Warning:  the following post is uncharitable, nasty, brutish, and too long.  It’s inappropriate for Advent, and unbecoming of Catholicity in general.

Think of it as a kind of therepeutic literary effleurage:  by indulging in some light grousing, I’m distracting myself from my larger, more serious beef, which is that I’m still here.  Not lying in a hospital bed with heated blankets tucked around my legs, hearing the nurses say, “You know, Mrs. Fisher, all babies are beautiful, but this one is really something special.  Here is some food that you didn’t cook, and when you’re done, you really must take a nap.”

All right, so here we go.

We don’t have any bumper stickers on our vehicle.  I feel that the fact that we’re using all 11 seat belts speaks for itself.  Plus, I know that the minute I put up some pro-life message, then that would be the day I would scream at the kids so loudly that I would black out and rear end a shiny new BMW driven by the director of the local Planned Parenthood.  It’s not that I don’t heart little children; it’s just that they NEVER SHUT UP.

Effleurage, effleurage.

I am, however, an avid reader and editorializer of other people’s bumper stickers.  Because I don’t like anything (see paragraph 1), about 99% of them make me mad (the other 1%, I don’t get, because I’m old).  The worst are the ones I agree with, in theory—and yet I know that I and the owner of the bumper sticker mean entirely different things.  For instance:


These sanctimonious little bumperturds started showing up long before the Westboro Baptist Church people became famous for their disgusting ideas about Who hates what; and nobody really uses the phrase “family values” anymore, do they?  So who are they talking to, when they imply that someone does consider “hate” to be a “family value?”  I find it very hard to shake the idea that the owner of these bumper stickers perceive a normal family, composed of a married, monogamous mother and father with children, to be itself some form of hate speech; and then I’m put in the position of feeling the urge to administer a little fraternal correction in the form of SMASH.

This one is also a prime example of slathering on the self-love while pretending to educate.  I mean, the people they’re ostensibly enlightening are those whose vision is permanently clouded by a shimmering red haze of rage, which makes it hard to read bumper stickers, never mind to meditatively stroke one’s chin in a sudden epiphany about the superiority of love over hate.

No, the sole purpose of this bumper sticker is to give a little lift to those who consider themselves hate-free, a little tingly feeling in the spot where their pituitary gland used to be, before they had surgically removed and replaced with a certified cruelty-free smugness delivery device, which responds to the presence of sustainable bamboo carseat covers by pumping feelings of self-worth directly into the cerebral cortex (now on sale for the Solstice!).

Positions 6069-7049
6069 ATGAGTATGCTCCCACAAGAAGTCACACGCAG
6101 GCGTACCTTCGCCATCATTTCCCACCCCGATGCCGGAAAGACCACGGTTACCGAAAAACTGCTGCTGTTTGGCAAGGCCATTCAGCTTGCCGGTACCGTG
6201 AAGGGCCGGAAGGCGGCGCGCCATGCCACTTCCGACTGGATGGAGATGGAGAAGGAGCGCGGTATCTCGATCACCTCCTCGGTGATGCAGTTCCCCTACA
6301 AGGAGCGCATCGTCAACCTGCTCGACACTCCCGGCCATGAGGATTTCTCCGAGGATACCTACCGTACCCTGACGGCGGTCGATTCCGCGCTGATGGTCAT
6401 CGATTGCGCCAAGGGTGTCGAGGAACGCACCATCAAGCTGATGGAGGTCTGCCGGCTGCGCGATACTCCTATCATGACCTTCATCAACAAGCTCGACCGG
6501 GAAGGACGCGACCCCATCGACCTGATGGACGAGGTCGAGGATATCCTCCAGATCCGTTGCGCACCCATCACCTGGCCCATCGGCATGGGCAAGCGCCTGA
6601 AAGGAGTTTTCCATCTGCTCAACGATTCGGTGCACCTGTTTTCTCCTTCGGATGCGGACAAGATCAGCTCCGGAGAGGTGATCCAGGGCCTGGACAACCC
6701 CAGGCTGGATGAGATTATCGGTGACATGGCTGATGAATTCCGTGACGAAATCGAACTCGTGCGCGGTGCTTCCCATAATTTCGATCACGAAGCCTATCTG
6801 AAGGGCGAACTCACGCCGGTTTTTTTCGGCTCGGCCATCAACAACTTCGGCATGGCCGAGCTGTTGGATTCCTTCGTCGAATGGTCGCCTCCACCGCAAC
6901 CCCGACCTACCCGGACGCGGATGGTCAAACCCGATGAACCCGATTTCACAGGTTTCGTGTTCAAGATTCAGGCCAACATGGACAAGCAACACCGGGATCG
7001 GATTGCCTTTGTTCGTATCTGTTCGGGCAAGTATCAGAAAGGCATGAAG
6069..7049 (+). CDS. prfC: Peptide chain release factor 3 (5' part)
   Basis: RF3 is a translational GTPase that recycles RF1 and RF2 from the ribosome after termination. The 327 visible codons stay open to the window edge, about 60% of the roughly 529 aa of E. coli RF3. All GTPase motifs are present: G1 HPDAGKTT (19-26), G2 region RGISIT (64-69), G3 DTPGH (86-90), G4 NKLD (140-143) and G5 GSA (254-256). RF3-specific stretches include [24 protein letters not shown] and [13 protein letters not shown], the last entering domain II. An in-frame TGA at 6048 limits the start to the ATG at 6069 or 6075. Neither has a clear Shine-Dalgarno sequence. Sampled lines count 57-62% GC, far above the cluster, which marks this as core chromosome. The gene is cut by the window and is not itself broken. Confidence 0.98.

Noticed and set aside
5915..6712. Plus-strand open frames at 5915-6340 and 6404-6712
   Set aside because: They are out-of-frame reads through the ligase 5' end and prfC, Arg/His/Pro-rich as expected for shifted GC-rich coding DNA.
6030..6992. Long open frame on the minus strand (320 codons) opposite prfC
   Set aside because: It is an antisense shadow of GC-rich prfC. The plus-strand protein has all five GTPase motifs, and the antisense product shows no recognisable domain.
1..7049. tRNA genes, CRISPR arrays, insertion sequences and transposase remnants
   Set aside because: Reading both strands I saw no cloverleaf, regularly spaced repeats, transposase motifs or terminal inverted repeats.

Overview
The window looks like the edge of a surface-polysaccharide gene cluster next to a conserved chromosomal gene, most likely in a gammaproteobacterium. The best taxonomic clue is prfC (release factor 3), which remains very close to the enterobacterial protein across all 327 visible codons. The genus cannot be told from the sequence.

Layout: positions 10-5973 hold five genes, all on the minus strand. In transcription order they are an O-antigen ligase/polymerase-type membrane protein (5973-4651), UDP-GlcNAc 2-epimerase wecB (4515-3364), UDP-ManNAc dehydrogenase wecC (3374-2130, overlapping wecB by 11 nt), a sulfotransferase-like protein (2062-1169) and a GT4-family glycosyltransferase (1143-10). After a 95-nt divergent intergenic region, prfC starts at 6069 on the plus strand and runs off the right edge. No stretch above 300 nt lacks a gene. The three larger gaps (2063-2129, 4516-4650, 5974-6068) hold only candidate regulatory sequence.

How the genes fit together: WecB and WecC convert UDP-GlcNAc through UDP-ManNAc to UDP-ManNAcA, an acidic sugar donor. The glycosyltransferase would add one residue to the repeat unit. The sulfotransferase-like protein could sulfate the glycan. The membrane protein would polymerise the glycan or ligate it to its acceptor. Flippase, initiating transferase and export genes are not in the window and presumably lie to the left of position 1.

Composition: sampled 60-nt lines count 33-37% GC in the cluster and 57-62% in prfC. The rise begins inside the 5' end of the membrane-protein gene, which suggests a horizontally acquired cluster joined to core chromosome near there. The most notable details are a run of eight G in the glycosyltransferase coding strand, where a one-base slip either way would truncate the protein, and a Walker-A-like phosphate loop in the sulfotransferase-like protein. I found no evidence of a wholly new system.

Well, now we know whom to hog-tie and offer as a propitiatory sacrifice next time we’re invaded.



The implication is that most women ought to be going out and making history.  Ugh.  The truth is, history only needs to be made every once in a while.  Most of the time, what is required (and what is harder than it looks) is for people do boring old, well-behaved things like going to work, cooking food, changing the oil in the car, and wiping the smooshed banana off the floor, even when we don’t feel like it.  If you’ve ever been in a room full of women who take pride in being ill-behaved, you will quickly learn the value of both good behavior and a hip flask.

Come to think of it, some of the most well-behaved women I know change history for the better all the time—they just don’t go driving around talking about it.  Or driving.

One more:


“Mama, why are you throwing up all over the dashboard?”  I explained that it was a normal, natural reaction to an overdose of extreme smugitude; and that furthermore, if I ever caught any children of mine referring in a coy and stroking manner to their own imaginations, I’d make them take cod liver oil.  And not in the fun way.

Anyway, my 9-year-old son offered that, when he grew up, he was going to have a bumper sticker that says, “VENGEANCE IS SWEET.”  His younger brother enthusiastically agreed, and it turns out that the two of them were under the impression that personal and bloody vengeance is a thoroughly brilliant and moral career path.

It’s possible that our Bible readings have been a tad heavy on the Old Testament lately.  Or maybe, God forbid, they’ve been listening to their mother.  Well, happy Advent.  And for goodness’ sake, if you have any sense, just stay away from my car.